How Come Schools Can’t Afford Hand Sanitizer?
The teacher had just completed his first week of distance learning for the 2020-21 school year, and he was not so much frazzled as he was wrung out. It had been five exhausting days of trying to make the technology work, being sure families were connected, maintaining his own high energy, keeping the kids’ attention (they were fifth graders, after all) and, perhaps at the very far end of it, attempting to actually instruct.
It was a lot. But it wasn’t likely to change, and a part of the reason why was the teacher’s own frank assessment of his school’s situation: “We never have the materials to maintain a relatively safe and clean environment even when we’re not in crisis mode. We rarely have hand sanitizer and wipes even when it’s family donated or bought by ourselves.”
That much is by now familiar. The notion of a teacher spending, say, $500 of his own money for school supplies is not new, and that’s to say nothing of what it might cost for a public-school instructor to clean and disinfect a classroom often enough for anyone – including the teacher – to feel truly safe.
His words were part of a poignant interview, which you’ll find in the Pandemic Nation podcast section of this site. But, in one of those coincidences that is hard to ignore, they also were spoken in the same few days as the release of the latest astonishing news from the Economic Policy Institute regarding the vast – and growing – difference between the top and the typical when it comes to U.S. earners.
As November draws closer, U.S. voters will be deluged with references to the market’s performance despite economists constant reminder that the stock market is not the economy.
According to the EPI, compensation for CEOs at the top 350 American companies in 2019 rose to an average of $21.3 million. Again: The average pay for a top CEO, including massive stock awards and options, was north of $21 million. The figure represented a 14 percent increase from one year earlier.
To put that in some context, the pay rate of the average top CEO was roughly 320 times that of a typical worker. That ratio was 293 to 1 the year before, 61 to 1 in 1989, and a relatively benign 21 to 1 way back in 1965. (You can read the EPI’s full report, including its methodology and references, here.)
We won’t waste time comparing teachers and CEOs, but the EPI’s report does serve to illustrate the continued concentration of wealth at the very top of America’s working society. Here’s another way of looking at the gap: Over the past 40 years, the pay of the typical U.S. worker has risen 13.7 percent. During that same stretch, the average top CEO has seen compensation rise by 1,167 percent, a figure that outstrips the stock market (up 741 percent in that span) and more than triples the growth of even the top one-tenth of 1 percent of American earners.
The authors of the study, Lawrence Mishel and Jori Kandra, note that for the average CEO, only 7 percent of total compensation actually comes in the form of salary; the vast majority is stock options and awards. Thus, they loudly hoot at the notion that a CEO taking a “salary cut” during the pandemic, while cutting thousands or millions of jobs, actually means much.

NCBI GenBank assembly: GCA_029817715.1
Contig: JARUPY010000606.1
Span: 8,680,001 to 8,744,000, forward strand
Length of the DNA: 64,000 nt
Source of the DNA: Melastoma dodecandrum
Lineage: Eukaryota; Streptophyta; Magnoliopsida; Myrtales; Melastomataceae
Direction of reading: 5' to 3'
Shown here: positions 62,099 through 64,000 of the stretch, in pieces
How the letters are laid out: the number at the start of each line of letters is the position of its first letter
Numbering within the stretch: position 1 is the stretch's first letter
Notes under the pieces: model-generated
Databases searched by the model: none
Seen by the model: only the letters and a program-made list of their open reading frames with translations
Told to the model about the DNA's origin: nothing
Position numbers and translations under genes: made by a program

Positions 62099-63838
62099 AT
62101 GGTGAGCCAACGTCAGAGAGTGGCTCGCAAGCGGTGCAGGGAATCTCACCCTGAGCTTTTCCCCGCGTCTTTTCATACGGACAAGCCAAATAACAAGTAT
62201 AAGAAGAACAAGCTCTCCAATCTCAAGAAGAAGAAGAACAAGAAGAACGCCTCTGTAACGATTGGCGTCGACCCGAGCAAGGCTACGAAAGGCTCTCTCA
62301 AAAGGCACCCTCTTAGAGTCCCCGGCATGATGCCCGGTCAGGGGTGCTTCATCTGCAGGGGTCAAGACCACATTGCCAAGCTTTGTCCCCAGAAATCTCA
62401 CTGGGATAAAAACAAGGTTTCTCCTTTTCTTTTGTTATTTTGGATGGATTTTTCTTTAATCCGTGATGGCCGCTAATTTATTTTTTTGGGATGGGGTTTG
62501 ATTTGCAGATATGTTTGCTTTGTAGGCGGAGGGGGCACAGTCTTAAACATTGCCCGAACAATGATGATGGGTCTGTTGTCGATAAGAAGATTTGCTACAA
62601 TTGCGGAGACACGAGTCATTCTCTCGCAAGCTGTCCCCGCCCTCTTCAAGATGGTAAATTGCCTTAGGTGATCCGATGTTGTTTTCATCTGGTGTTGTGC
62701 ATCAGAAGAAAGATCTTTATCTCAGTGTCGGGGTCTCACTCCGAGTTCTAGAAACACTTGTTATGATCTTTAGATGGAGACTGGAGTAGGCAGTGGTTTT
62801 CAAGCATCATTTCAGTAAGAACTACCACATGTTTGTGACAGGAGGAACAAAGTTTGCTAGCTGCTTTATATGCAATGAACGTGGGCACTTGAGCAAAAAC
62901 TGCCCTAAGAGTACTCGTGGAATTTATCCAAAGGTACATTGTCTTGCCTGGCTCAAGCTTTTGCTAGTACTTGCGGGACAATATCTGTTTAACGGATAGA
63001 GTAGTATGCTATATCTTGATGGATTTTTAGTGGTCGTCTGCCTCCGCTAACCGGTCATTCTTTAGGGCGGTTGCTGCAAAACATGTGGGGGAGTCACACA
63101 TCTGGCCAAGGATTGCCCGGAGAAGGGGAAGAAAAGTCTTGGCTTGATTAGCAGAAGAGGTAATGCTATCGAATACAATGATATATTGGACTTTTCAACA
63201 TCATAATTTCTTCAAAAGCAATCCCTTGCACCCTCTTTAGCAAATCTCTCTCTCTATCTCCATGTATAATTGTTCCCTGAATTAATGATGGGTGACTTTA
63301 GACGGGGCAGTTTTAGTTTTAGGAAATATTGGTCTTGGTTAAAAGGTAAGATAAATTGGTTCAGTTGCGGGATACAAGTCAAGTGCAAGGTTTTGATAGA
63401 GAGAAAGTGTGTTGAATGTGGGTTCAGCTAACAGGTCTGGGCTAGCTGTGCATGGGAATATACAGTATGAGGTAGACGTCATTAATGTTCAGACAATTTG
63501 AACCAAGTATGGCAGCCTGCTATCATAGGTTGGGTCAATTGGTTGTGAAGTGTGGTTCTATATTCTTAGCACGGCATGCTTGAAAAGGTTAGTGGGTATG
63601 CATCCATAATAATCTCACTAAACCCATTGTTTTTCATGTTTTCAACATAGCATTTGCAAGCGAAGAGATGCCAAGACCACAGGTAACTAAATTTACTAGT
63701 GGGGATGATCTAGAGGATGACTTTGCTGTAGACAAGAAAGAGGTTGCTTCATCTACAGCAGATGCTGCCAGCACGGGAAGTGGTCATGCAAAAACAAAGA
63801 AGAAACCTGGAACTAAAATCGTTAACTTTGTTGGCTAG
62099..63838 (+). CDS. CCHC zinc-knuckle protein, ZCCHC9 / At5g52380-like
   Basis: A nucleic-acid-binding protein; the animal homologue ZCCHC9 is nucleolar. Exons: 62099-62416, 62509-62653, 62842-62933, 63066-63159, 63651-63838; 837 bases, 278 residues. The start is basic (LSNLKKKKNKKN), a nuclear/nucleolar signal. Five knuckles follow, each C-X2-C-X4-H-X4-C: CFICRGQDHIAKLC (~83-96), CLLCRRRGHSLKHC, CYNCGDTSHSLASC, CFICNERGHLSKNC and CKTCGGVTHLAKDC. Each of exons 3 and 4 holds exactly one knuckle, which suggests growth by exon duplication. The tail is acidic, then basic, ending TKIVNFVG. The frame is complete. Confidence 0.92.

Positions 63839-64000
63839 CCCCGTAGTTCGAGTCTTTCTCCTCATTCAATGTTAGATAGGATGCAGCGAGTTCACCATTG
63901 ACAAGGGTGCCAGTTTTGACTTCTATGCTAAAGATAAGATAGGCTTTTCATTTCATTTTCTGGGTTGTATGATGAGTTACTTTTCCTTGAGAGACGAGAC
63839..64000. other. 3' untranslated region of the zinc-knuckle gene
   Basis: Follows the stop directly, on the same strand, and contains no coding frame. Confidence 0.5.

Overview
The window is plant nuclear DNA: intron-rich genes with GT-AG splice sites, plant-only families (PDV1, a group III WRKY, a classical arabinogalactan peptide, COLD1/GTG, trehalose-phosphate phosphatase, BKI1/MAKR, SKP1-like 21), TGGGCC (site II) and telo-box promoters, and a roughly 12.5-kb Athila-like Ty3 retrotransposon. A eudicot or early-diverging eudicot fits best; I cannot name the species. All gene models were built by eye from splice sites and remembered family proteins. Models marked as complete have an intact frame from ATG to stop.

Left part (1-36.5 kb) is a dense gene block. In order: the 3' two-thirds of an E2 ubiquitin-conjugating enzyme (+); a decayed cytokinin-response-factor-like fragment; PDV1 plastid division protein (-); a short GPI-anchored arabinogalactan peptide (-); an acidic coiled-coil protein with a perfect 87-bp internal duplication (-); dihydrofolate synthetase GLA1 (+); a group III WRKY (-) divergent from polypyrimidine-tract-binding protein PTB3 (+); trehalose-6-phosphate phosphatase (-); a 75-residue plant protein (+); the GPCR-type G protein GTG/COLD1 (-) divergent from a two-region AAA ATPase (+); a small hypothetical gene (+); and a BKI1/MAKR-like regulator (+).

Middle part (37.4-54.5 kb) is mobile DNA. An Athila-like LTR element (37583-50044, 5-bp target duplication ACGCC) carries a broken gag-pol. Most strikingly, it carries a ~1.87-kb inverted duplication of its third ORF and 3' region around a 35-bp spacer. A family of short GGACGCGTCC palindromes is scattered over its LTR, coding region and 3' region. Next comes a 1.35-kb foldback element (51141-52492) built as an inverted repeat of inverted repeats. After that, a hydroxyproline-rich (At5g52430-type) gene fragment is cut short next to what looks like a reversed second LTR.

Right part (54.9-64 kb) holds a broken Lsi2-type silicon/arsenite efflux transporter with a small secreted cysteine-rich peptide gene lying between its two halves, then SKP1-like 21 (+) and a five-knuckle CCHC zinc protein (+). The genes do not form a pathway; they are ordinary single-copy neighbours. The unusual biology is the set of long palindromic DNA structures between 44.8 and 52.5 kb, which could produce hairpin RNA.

Mishel and Kandra argue that CEOs have been able to manipulate their compensation packages upward in part because they prevail over “conflicted boards of directors,” not because they are bringing something spectacular to the table. “This huge growth in CEO pay is not a reflection of the market for talent,” Kandra said in a statement accompanying the EPI report. “CEO pay can be curbed to reduce the growing gap between the highest earners and everyone else with little, if any, impact on the output of the economy or firm performance.”
There’s another angle that merits a close look: In large measure, these fantastical compensation packages are tied to the stock market, which has enjoyed rapid growth in its own right and has even continued setting records during the pandemic, often because of direct manipulation of financial conditions by the Federal Reserve Board. This might lead an observer to conclude that a rising tide lifts all ships – that is, that the stock boom is good for CEOs and the typical worker alike.
In theory, it sounds plausible; after all, more than half of Americans report owning stock, according to the Gallup Poll. But as with so many things that involve the actual movement of money in the country, that number dramatically overstates the reality: A staggering 84 percent of America’s stocks are held by the wealthiest 10 percent of households. As economist Edward Wolff told the New York Times, “For the vast majority of Americans, fluctuations in the stock market have relatively little effect on their wealth – or well-being, for that matter.”
As November draws closer, U.S. voters can expect to be deluged with references to the market’s performance. It makes for a nice picture, despite the fact that economists constantly point out – to almost no avail – that the stock market is not the economy. In the meantime, more than 30 million Americans go on receiving some form of unemployment benefits, teachers scramble for basic supplies, and CEOs look forward to another record-setting compensation year.
Capital & Main